I told him about my friend Phil, whom I had only got to know a few weeks into the second semester. Phil had seemed to have a crush on me, but then it turned out to be an obsession, which wasn’t even personal. It was a religious obsession where, after doing too much LSD, he began to relate to me as Mary Magdalene. When it came out that he saw himself as a Christ figure, I had to bring him to a drug drop-in center, from where he was later transferred to a state hospital. On his way to another facility, his parents had brought him back to get his things and say goodbye to his friends. Phil had ended up being the biggest influence in my college life. I was still recovering. Mark had heard about the infamous tragedy that had befallen this young man, though he hadn’t known I was involved.

“I’ve got to take you to meet my sister Wendy before the year is over. I think I might move into her dorm next semester, or move off campus, I’m not sure yet.”

“I’d like to meet her,” I nodded my head as well.  Then I raised my shoulders, stretched my fingers down to my feet and sloughed off the somber feelings from talking about Phil. I looked back at him again. “I can’t believe the year is over. Is your sophomore year as good as your freshman year?” I asked him. I wanted to hear that it was better.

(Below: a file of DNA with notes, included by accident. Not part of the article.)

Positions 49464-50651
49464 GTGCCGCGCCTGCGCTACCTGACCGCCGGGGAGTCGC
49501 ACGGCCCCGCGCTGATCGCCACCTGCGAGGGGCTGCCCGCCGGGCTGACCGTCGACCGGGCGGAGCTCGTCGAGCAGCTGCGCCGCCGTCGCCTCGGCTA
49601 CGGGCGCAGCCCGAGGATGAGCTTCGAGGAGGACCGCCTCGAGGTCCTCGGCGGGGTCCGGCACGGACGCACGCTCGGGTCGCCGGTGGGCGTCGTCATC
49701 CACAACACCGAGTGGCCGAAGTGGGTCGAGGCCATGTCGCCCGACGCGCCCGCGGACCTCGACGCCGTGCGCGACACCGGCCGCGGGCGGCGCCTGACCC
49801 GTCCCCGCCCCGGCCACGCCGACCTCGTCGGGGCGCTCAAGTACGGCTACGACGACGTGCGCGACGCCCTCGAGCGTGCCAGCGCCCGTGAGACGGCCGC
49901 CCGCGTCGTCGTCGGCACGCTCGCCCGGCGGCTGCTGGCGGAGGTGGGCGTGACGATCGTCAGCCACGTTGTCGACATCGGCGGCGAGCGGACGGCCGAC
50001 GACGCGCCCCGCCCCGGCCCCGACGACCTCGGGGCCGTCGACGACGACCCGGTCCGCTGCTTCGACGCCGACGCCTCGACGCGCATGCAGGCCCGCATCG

“You can’t compare them,” he said as serious as the voice of wisdom. “But then 1969 was a year that can’t compare with any other year because of the protests.”

The previous year, the whole campus went on strike against the Vietnam War and boycotted college and classes. According to Mark, he had the one and only UMASS professor who required attendance.  “I got a “D” in chemistry, the lowest grade on campus that spring,” he told me and smiled broadly. Obviously, he wasn’t embarrassed in the least; he was proud of this distinction.

This conversation was a watershed for us. During the last few weeks of school, we gravitated strongly to each other, and when he knew he was getting his motorcycle ready for the road, he let me know I was one of the first he’d take out.

Now, finally, I would get my wish.

Look for  Chapter Three coming soon.